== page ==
Tremblar also argued that it had a cause of action in unjust enrichment against the Owner. The general principles of unjust enrichment in Canada are well-established and require the following three elements to establish a cause of action: (i) an enrichment of the defendant; (ii) a corresponding deprivation of the plaintiff, and (iii) an absence of juristic reason for the enrichment.
In this case, the Divisional Court focused on the third requirement – absence of a juristic reason – for its finding that there is no cause of action on the part of a subcontractor against an owner for unjust enrichment. To satisfy the third requirement, Tremblar had to prove an absence of any juristic reason for its deprivation and the Owner’s enrichment.
The lower court had noted that the existence of a contract between an owner and a contractor has been held by the Divisional Court to be a juristic reason preventing a claim by a subcontractor against an owner in unjust enrichment. However, the lower court went one step further and, in the alternative, also found that the existence of a valid statute (in this case, the Act) with a comprehensive scheme of rights and obligations could also be the juristic reason that precludes recovery in a claim for unjust enrichment by a subcontractor against an owner.
The Divisional Court endorsed this view, and held that the Act itself provides the juristic reason to deny a claim for unjust enrichment in these circumstances. Specifically, the Divisional Court noted that the Act is a comprehensive code for securing obligations arising on construction projects, and is meant to balance the interests among the many parties involved. This situation was the precise sort that the Act was designed to address, and augmenting the scope of claims available would undercut the balance established by the Act. Therefore, because the Act did not provide for unjust enrichment claims for persons not in privity of contract, this was in and of itself a sufficient juristic reason to prevent Tremblar, as a subcontractor, from asserting an unjust enrichment claim against the Owner.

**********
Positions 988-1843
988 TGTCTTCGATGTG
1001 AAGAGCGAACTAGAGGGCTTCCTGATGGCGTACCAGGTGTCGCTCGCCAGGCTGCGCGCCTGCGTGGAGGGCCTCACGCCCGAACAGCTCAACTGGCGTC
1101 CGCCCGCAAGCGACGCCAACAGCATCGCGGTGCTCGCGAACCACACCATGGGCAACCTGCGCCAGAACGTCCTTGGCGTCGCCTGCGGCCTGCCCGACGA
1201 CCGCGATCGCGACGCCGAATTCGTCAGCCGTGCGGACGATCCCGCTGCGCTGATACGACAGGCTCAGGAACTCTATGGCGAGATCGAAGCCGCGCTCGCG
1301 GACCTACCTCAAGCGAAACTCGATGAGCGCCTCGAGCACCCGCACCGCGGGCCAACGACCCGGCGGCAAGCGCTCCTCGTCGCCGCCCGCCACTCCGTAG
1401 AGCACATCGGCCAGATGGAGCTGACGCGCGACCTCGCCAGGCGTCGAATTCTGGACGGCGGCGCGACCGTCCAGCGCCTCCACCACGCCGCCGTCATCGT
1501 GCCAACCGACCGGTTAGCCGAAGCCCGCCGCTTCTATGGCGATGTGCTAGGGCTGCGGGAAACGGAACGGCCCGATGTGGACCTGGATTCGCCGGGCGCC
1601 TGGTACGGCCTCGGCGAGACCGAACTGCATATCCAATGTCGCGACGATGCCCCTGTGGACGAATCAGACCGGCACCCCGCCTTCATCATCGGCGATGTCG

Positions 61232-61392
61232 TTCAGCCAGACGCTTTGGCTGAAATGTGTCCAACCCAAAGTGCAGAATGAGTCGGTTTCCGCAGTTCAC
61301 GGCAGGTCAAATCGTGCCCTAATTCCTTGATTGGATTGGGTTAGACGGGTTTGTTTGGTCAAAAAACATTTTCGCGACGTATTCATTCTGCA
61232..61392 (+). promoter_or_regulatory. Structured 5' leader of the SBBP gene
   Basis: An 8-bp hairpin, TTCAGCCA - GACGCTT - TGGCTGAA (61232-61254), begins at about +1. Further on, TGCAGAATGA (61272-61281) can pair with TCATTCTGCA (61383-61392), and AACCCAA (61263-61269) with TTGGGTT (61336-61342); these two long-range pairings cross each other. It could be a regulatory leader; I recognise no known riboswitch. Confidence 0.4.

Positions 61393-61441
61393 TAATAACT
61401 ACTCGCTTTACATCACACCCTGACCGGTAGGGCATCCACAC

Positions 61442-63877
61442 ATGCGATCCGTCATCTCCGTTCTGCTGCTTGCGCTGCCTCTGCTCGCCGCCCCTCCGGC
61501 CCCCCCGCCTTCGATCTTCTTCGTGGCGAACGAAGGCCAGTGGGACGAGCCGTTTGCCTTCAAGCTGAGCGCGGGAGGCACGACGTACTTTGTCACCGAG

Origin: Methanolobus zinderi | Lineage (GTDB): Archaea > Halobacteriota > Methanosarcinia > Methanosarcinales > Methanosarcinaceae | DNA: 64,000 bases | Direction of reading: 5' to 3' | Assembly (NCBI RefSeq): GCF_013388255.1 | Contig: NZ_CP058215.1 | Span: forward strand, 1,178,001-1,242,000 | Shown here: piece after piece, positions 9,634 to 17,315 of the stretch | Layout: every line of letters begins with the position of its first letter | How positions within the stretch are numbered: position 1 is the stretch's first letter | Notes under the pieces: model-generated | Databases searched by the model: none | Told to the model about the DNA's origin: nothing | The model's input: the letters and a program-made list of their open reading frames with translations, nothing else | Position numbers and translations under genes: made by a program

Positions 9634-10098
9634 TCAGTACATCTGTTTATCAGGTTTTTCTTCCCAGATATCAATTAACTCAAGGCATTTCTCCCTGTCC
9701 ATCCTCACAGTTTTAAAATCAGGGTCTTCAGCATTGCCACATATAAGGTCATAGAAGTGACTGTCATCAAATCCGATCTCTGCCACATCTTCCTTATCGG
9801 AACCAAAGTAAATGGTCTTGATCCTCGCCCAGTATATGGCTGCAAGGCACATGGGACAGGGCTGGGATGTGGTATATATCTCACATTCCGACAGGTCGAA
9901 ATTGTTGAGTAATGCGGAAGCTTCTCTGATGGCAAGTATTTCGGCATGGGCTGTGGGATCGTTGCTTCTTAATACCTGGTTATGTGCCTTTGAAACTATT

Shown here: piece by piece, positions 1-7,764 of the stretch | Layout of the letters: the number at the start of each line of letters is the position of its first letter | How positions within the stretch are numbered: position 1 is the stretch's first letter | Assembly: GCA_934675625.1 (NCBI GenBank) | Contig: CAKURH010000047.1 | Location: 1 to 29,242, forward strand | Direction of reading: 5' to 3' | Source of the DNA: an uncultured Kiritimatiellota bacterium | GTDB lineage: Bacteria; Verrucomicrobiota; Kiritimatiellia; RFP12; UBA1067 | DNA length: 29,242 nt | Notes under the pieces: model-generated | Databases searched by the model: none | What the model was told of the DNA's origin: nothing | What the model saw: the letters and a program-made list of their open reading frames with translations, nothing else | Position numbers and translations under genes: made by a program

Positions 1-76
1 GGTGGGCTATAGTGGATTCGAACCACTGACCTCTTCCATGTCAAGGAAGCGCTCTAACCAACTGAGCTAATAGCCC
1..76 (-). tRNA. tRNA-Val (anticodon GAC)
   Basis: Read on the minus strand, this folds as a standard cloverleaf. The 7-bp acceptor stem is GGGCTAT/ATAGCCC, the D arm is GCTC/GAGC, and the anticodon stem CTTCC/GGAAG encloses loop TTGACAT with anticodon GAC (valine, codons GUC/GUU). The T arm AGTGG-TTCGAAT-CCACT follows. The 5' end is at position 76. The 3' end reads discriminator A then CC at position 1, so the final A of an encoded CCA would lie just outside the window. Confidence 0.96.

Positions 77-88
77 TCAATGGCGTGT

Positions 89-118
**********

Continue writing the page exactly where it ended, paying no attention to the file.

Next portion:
The Divisional Court reminds us in this case that the Act is intended to create a comprehensive scheme of additional rights and obligations over and above those that exist at common law, and that those additional rights and obligations do not imply the existence of further rights and obligations that do not arise under contract law or the Act. Indeed, the Divisional Court held that a subcontractor will be precluded from advancing a direct claim for statutory breach of trust under the trust provisions of the Act, or a claim for unjust enrichment, against an owner, by virtue of the fact that neither claim is contemplated by the Act. This case also serves as a helpful reminder that summary judgment can be a useful procedural vehicle for dealing with meritless claims under the Act, or in law.